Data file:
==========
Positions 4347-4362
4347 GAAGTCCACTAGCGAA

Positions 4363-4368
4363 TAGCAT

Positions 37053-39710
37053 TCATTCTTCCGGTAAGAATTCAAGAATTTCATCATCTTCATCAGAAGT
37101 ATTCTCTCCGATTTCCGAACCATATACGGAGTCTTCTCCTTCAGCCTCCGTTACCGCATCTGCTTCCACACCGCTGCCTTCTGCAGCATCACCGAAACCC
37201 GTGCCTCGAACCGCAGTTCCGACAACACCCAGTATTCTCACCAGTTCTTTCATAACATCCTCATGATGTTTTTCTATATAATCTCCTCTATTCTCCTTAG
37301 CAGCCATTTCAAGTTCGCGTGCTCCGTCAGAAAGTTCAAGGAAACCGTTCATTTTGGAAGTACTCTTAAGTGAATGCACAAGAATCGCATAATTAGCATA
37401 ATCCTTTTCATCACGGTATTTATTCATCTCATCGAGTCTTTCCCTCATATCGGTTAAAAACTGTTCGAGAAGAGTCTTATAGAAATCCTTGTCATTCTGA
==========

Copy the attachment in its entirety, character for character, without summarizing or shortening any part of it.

Positions 4347-4362
4347 GAAGTCCACTAGCGAA

Positions 4363-4368
4363 TAGCAT

Positions 37053-39710
37053 TCATTCTTCCGGTAAGAATTCAAGAATTTCATCATCTTCATCAGAAGT
37101 ATTCTCTCCGATTTCCGAACCATATACGGAGTCTTCTCCTTCAGCCTCCGTTACCGCATCTGCTTCCACACCGCTGCCTTCTGCAGCATCACCGAAACCC
37201 GTGCCTCGAACCGCAGTTCCGACAACACCCAGTATTCTCACCAGTTCTTTCATAACATCCTCATGATGTTTTTCTATATAATCTCCTCTATTCTCCTTAG
37301 CAGCCATTTCAAGTTCGCGTGCTCCGTCAGAAAGTTCAAGGAAACCGTTCATTTTGGAAGTACTCTTAAGTGAATGCACAAGAATCGCATAATTAGCATA
37401 ATCCTTTTCATCACGGTATTTATTCATCTCATCGAGTCTTTCCCTCATATCGGTTAAAAACTGTTCGAGAAGAGTCTTATAGAAATCCTTGTCATTCTGA